Years later, Sylvester Stallone explained why he agreed to appear in this movie, saying, "Menahem Golan kept offering me more and more money, until I finally thought, 'What the hell - no one will see it!'"
Sylvester Stallone was reportedly unhappy with the final film. In an interview with the Ain't It Cool News website, he said that if he had directed the film he would have made it with a darker tone - changing the setting to an urban environment, using scored music instead of rock songs, and making the Las Vegas finale more ominous.
John Wetton, lead singer of the rock group Asia, sang "Winner Takes It All" for the movie, but after performing the song, it was felt that his voice wasn't "mean" enough, so the song was offered to Sammy Hagar, whose version ended up being the one on the soundtrack.
Rick Zumwalt, who played Bull Hurley, was actually the studio's third choice for Sylvester Stallone's rival. They originally wanted Arm Wrestling Champion Cleve Dean, but he was too massive as compared to Stallone that it wouldn't have looked believable, so they went with Professional Wrestler Ox Baker. When Baker didn't pan out, the role went to Zumwalt.
In one of the final matches Sylvester Stallone goes up against Mad Dog Maddison, played by Randy Raney. Interestingly, they would come up against each other again in Rambo III (1988). Rainey played the Russian Special Forces soldier who perished in the final scenes with a snapped neck and then blown to bits.
David Engelbach was appalled at the changes made to his script. He remarked that his original draft wasn't nearly as dumb as the final film and that it was more about truck driving and arm-wrestling than it should have been. He recalled having tears in his eyes upon seeing the film.
Professional wrestlers Manny Fernandez and Sione Vailahi (a.k.a. The Barbarian) were flown to the set by the production company, but ended up not being used in the film. The wrestlers were given some money from the production staff and told they could go eat and drink. The wrestlers headed to a bar for drinks. According to Fernandez, Barbarian got so drunk that, after being insulted by a patron, Barbarian smashed his and Manny's mugs of beer over Barbarian's own forehead. Barbarian then laughed as blood poured down over his face. Even though Sione did not assault anybody else, the patrons were shocked and scared by Sione's actions, so they called the police, who arrested Sione and put in him jail overnight. Manny called Sione's wife Seini to tell her about Sione's ordeal, so she came to the jail to bail him out and fly him home. Sione later told Manny of how Seini had cooked him a nice big Tongan meal when they got home. When Sione started eating, Seini blindsided him with a skillet, chastising him for his actions, and yelling at him not to get drunk again. Sione said, "Brother, I crawled on all fours, and she kept hitting me."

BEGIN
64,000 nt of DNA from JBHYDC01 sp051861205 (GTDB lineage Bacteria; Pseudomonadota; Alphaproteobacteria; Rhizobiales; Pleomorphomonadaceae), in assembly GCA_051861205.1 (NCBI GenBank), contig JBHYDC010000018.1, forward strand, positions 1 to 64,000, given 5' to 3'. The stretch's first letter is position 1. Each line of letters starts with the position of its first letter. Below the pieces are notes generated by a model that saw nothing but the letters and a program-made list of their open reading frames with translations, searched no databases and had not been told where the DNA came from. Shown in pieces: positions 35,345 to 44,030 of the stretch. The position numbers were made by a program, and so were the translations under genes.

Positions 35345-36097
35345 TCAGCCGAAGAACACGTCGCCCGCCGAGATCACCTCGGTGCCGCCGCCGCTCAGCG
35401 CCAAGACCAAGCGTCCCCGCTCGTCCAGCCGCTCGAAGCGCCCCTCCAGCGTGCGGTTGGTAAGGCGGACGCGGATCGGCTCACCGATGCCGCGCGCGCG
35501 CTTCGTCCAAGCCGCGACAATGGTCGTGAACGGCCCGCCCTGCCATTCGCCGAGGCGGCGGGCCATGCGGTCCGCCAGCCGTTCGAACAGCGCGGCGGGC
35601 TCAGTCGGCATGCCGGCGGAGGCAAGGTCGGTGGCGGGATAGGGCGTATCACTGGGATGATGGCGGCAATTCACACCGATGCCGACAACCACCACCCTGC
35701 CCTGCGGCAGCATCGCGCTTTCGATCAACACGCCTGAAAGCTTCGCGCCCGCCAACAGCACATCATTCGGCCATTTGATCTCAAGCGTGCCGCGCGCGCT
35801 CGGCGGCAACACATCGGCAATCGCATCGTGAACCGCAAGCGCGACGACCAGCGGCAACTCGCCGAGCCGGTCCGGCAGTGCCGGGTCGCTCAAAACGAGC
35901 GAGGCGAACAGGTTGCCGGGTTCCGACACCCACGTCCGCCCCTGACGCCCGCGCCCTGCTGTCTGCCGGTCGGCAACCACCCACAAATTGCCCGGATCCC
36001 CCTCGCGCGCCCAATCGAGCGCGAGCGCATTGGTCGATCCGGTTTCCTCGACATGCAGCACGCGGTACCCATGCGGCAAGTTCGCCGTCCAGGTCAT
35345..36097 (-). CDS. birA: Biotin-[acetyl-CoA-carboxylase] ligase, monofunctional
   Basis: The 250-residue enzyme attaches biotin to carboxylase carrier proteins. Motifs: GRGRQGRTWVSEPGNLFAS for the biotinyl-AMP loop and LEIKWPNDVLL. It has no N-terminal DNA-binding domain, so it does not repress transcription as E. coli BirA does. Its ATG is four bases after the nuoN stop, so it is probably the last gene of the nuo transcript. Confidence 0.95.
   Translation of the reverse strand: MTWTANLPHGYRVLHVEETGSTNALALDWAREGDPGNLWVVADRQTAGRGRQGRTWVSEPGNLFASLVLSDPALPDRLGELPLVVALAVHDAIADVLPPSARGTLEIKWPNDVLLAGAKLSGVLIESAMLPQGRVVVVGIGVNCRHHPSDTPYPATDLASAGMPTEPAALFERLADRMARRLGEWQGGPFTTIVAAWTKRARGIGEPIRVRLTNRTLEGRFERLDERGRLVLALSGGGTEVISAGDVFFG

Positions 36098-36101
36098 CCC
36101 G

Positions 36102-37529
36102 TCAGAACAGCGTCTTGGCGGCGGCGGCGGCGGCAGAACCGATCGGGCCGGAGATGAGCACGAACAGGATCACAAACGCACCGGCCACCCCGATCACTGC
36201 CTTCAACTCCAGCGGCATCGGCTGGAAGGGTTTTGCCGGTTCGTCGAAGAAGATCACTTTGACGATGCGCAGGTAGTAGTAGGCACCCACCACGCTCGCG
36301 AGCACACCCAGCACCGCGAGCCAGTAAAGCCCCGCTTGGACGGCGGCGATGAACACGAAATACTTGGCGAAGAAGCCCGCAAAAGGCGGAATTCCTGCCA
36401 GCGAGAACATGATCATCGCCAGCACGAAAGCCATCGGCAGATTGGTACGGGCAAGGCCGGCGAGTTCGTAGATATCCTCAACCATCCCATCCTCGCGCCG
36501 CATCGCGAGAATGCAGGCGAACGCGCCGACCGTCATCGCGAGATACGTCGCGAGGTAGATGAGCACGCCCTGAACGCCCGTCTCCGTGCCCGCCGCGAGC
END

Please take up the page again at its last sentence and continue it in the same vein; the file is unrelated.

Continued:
"Over The Top" was the name of an actual arm-wrestling tournament that came about once the movie was approved for production. Organizers worked closely with producers at Cannon Films in hosting the tournament while the film was getting made. The contest was described as "the biggest event in armwrestling history." Beginning with the first qualifier in Beverly Hills in August 1985, the competition lasted a year throughout North America and included qualifying events in Europe, Israel and Japan. The finale took place on July 26th, 1986, with an 18-hour marathon tournament at the Las Vegas Hilton. The movie featured many real-life armwrestlers and footage from the Vegas finals. The only exceptions were the scenes that featured Sylvester Stallone, whose matches were filmed the day after the real finals. However, the same location was used, and the extras who made up the audience in those scenes were the same fans who had filled the venue the day before.
John Brzenk, the real-life armwrestler who inspired the Lincoln Hawk character, won in the Truckers Class of the actual "Over the Top" tournament and won the Volvo White Truck and Trail-mobile Trailer that was the grand prize in the movie. It was worth about 250,000 USD. Brzenk took the truck on tour across the country to promote the film. He later sold it and bought a 1987 Corvette with some of the money.